The 22nd Law Commission of India issued a notice last week asking public and religious organisations for their views on the suitability of a uniform civil code (“UCC”) to the Indian legal system. This is in the context of the Central Government’s submission before the Supreme Court in October 2022, claiming that the Law Commission would consider the issue of a UCC.
As the country debates the UCC, let us understand more about the UCC, its history and its applicability in this Weekly.
What is the UCC?
In India, the law on personal matters like marriage, divorce, inheritance, succession and adoption, referred to as personal laws, are derived from the respective religious rules and customs. Currently, people belonging to communities like Hindus, Muslims, Christians, Jains, Sikhs, Parsis etc. follow different personal laws. There are also variations within these communities themselves based on customs and practices. Goa is the only exception, where there is a common law for family issues under the state list.
The UCC will replace these varying laws with a uniform code of law which will apply to all citizens in the above mentioned matters, irrespective of their religious identity. The idea of the UCC is enshrined in Article 44 of the Indian Constitution which says ,“the state shall endeavour to secure a Uniform Civil Code for the citizens throughout the territory of India.”
However, in the context of the multiplicity of religions in India and the nuances of different religious practices, the framers of the Constitution had felt that India as a country was not ready to abandon the diverse religious laws yet and the state must only strive towards its adoption when social acceptance of a common system of law in family matters becomes conducive to social and communal harmony.
Why is the UCC in the news again?
The issue of adoption of the UCC has been an ongoing debate. It resurfaced recently when the Supreme Court was hearing a bunch of petitions that sought reform of the family laws. In its response, the Centre endorsed the adoption of the UCC. It said that existence of different religious laws was “an affront to the nation’s unity”. This issue was then delegated to the Law Commission for its consideration.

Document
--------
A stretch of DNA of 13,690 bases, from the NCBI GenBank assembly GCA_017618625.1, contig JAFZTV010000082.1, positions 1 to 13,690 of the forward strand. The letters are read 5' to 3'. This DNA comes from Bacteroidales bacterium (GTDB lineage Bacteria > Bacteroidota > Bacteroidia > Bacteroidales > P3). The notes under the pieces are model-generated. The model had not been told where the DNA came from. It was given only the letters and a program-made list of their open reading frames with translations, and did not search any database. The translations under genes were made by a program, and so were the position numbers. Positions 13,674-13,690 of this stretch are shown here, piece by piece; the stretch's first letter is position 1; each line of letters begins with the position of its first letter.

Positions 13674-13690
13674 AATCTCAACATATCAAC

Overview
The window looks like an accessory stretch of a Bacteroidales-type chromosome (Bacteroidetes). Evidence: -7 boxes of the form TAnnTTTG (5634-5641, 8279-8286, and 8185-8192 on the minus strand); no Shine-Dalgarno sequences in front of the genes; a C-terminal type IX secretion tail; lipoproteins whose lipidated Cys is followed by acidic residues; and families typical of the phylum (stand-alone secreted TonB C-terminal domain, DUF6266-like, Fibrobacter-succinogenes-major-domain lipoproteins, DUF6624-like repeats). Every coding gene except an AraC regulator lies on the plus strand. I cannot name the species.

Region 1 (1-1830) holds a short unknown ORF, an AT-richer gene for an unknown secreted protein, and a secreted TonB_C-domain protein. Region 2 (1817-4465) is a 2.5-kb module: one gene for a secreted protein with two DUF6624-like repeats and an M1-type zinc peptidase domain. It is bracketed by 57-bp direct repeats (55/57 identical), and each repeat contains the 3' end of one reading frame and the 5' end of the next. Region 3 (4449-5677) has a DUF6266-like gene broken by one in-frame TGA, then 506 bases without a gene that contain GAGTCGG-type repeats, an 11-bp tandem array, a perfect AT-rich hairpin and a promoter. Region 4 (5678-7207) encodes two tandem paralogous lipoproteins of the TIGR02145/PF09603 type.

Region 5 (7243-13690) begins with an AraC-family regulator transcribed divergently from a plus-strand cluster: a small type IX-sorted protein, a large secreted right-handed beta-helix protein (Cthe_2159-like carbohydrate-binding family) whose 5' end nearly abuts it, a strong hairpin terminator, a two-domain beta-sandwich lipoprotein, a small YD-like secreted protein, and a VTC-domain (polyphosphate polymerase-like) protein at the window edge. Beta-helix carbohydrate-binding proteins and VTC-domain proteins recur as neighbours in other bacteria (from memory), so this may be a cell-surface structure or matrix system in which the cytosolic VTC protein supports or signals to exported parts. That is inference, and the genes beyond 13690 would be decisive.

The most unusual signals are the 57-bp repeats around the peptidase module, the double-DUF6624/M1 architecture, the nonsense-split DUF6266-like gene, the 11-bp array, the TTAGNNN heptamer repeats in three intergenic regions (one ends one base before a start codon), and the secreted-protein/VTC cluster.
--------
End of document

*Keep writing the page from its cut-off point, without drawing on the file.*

The 21st Law Commission in its 2018 consultation paper, ‘Reform of Family Law’ said that UCC in India was “neither necessary nor desirable” at the stage of its consideration. It had supported the idea of reforms within the religious laws to make them gender just and to protect the religious and cultural diversity of India. However, its successor has re-initiated the conversation of this issue in light of some of the emerging questions of law before the Supreme Court of India. Led by notable jurists like Justice(s) Ritu Raj Awasthi and K T Sankaran as well as Professor(s) Anand Paliwal, D P Verma, Raka Arya and M Karunanithi, the 22nd Law Commission has solicited responses and perspectives from the India citizens, especially from public and recognised religious organisations on this topic.
How can we participate in this consultation?
The Law Commission has opened up the consultation to the views of any Indian citizen, including individuals and organisations. Issued on June 14, 2023, the Commission has urged those interested to submit their views to the Commission within 30 days, i.e., July 14, 2023. The submissions can be sent by post, or email or online on this link.
Is the UCC legally enforceable?
While the India Constitution does espouse the idea of a common law for all citizens, it must be highlighted that it is included under the Directive Principles of State Policy, which are not enforceable by the law and are only meant as directions for the state. On the other hand, the Right to Religious Freedom is a fundamental right guaranteed by the Constitution and is inviolable. Article 25 safeguards the right to practise, profess and propagate any religion and Article 29 confers the right to conserve any ‘distinct language, script or culture’ of any minority groups.
Therefore, the challenge before the Law Commission while deliberating upon the adoption of UCC, is to balance the interests of cultural and religious minorities against the need to amalgamate the religious laws in India.